Professor Reighard held membership and served as officer in various scientific organizations including A.A.A.S. (vice president of Section F, 1910), American Society of Naturalists, American Society of Zoologists (vice president of the eastern branch and president of the central branch in 1903), the Ecological Society of America, American Fisheries Society (president, 1915), and the Michigan Academy of Science (president, 1900). He presided at two sessions on Animal Behavior at the International Zoological Congress at Boston in 1907. For some years he served as trustee and member of the Executive Committee of the Marine Biological Laboratory, Woods Hole, and was a member of the Board of Scientific Advisers of the Michigan Geological and Biological Survey.
Professor Reighard was always interested in the improvement of methods and in the application of new methods to zoological research. An expert photographer, he described methods of photographing embryos, of photographing breeding fishes in their natural habitats, and of photographing coral-reef fishes by means of a submerged camera which he devised. His book on the "Anatomy of the Cat" written with H.S. Jennings has had extensive use in anatomical laboratories and was revised by Dr. Rush Elliott in the 1930's with the collaboration of Professor Reighard.
In the later years of his active career, increasing deafness caused Reighard to learn speech reading. His interest in helping others, afflicted with the same infirmity, led him to translate a number of German papers on this subject and to prepare several original papers, some of which are still in manuscript form. This work and the completion of manuscripts on breeding habits of fishes occupied much of his time after his retirement.
Jacob Reighard was responsible for the development of modern zoological teaching and research at the University of Michigan. Through his teaching, his researches and his leadership in zoological organizations he exerted a marked influence upon zoology in the United States. Reighard died February 13, 1942 in Ann Arbor, Michigan. [This sketch is an edited version of the memorial read before the Faculty Meeting, College of Literature, Science, and the Arts, April 6, 1942, and was compiled by George R. La Rue, Peter Okkelberg, and John F. Shepard.]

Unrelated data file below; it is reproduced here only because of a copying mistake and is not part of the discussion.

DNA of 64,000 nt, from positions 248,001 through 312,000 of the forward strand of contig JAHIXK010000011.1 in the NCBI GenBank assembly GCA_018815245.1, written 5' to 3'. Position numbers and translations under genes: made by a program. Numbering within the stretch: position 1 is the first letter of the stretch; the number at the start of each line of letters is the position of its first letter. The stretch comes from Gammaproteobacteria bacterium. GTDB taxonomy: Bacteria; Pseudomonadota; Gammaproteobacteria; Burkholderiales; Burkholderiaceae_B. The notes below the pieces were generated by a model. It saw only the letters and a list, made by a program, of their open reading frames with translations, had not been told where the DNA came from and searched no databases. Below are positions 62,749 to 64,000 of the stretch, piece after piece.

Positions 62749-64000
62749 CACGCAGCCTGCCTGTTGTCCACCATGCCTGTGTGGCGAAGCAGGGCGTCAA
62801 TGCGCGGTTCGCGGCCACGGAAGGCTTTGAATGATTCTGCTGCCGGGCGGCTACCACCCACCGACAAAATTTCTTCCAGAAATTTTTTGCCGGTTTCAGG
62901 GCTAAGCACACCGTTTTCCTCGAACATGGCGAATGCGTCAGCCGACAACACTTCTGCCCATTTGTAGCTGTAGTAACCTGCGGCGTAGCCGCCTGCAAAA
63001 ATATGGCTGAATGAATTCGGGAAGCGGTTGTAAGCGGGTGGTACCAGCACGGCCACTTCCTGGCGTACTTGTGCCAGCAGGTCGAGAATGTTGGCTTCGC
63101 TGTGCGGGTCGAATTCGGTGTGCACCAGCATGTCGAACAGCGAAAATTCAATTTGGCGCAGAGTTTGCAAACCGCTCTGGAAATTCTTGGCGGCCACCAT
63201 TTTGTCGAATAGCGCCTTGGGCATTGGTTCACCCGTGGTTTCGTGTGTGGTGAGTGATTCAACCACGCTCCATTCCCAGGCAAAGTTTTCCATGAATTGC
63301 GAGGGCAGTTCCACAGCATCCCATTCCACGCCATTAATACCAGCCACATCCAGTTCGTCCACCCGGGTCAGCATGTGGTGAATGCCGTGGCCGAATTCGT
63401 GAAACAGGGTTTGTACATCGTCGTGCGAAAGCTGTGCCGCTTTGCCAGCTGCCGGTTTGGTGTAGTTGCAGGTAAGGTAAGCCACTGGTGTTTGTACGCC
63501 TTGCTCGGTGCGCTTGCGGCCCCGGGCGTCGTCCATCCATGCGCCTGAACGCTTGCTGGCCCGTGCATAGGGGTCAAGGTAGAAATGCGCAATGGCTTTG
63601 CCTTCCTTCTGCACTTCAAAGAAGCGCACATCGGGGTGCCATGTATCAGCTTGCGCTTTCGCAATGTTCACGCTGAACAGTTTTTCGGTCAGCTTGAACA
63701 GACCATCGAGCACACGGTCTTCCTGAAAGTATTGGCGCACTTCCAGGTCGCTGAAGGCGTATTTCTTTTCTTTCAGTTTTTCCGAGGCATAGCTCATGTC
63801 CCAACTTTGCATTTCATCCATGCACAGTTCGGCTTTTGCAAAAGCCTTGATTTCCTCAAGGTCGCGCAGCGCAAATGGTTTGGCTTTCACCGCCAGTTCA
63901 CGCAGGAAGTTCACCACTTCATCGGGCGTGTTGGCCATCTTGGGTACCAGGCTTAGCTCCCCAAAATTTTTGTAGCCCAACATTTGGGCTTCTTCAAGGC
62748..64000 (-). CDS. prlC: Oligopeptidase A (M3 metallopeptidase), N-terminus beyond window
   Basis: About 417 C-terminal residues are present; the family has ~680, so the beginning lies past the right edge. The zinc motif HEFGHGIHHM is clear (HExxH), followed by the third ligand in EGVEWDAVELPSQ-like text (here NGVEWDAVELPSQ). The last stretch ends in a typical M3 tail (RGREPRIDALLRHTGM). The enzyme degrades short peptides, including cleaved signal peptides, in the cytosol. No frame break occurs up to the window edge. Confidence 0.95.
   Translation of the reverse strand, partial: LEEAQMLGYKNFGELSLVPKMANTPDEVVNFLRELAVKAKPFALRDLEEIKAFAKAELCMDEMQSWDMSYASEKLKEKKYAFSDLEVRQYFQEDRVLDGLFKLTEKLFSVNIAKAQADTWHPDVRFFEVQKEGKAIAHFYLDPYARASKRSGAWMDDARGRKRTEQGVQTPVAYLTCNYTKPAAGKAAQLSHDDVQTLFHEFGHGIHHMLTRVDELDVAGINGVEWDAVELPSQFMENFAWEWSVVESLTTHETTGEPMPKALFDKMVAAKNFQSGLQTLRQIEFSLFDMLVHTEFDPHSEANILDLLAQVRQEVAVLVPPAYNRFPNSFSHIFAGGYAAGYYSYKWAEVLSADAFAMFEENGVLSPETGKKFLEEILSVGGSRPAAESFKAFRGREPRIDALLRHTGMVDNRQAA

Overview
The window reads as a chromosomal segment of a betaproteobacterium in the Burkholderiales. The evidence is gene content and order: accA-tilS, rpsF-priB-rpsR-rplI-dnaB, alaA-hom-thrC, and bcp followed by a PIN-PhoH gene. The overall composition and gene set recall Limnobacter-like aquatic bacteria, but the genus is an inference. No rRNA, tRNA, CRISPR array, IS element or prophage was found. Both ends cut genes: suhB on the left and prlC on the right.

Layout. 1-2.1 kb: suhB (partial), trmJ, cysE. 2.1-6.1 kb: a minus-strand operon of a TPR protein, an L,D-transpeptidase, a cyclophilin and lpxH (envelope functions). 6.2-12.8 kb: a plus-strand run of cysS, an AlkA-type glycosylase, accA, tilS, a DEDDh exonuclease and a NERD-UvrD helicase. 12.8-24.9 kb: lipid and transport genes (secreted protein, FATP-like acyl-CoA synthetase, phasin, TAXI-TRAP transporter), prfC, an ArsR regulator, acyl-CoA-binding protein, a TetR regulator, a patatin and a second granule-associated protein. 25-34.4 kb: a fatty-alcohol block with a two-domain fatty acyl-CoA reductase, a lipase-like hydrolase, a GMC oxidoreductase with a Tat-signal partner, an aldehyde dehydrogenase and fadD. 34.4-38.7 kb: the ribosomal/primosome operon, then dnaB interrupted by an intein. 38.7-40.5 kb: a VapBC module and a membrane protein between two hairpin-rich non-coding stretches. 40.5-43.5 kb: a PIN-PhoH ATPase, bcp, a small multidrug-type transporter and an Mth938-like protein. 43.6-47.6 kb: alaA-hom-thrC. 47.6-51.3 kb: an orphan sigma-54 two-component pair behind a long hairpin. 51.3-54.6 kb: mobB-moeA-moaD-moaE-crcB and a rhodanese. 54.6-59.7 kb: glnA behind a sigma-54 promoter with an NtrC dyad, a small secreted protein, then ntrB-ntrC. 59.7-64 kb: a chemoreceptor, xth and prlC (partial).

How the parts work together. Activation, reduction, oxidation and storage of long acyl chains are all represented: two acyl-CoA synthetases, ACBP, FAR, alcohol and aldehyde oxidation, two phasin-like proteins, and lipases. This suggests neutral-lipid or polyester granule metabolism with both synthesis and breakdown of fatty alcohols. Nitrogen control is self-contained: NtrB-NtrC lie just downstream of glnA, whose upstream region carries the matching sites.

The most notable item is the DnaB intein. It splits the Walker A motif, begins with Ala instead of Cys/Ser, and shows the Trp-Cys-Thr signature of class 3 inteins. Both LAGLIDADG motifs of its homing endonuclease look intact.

From the guide to the Jacob Ellsworth Reighard Papers, 1887-1942, 1890-1920, (Bentley Historical Library University of Michigan)
|creatorOf||Jacob Ellsworth Reighard Papers, 1887-1942, 1890-1920||Bentley Historica Library University of Michigan|
|creatorOf||Reighard, Jacob, 1861-1942. Jacob Ellsworth Reighard papers, 1887-1942.||University of Michigan, Bentley Historical Library|
|creatorOf||Phelps, Jessie, 1870-1957. Jessie Phelps papers, 1832-1951.||University of Michigan, Bentley Historical Library|
|creatorOf||Dow, Earle W. (Earle Wilbur), 1868-1946. Earle Wilbur Dow papers, 1885-1945.||University of Michigan, Bentley Historical Library|
|referencedIn||Goddard, Edwin C. (Edwin Charles), 1865-1942. Edwin C. Goddard papers, [ca. 1884]-[ca. 1940].||University of Michigan, Bentley Historical Library|
|referencedIn||William B. Provine collection of evolutionary biology reprints, 20th century.||Division of Rare and Manuscript Collections, Cornell University Library.|
|creatorOf||Okkelberg, Peter Olaus, 1880-. Peter O. Okkelberg papers, 1910-1950.||University of Michigan, Bentley Historical Library|
|referencedIn||Harry Burns Hutchins Papers, 1879-1930||Bentley Historica Library University of Michigan|
|referencedIn||University of Michigan Faculty and Staff Portraits, ca. 1860-ca. 1960||Bentley Historica Library University of Michigan|
|Place Name||Admin Code||Country|
|Manistee River (Mich.)|
|Manistee River (Mich.)|
|Great Lakes (North America)|
|World War, 1914-1918--Education and the war|
|World War, 1914-1918|
|World War, 1914-1918--Michigan--Ann Arbor|
|Deaf--Means of communication|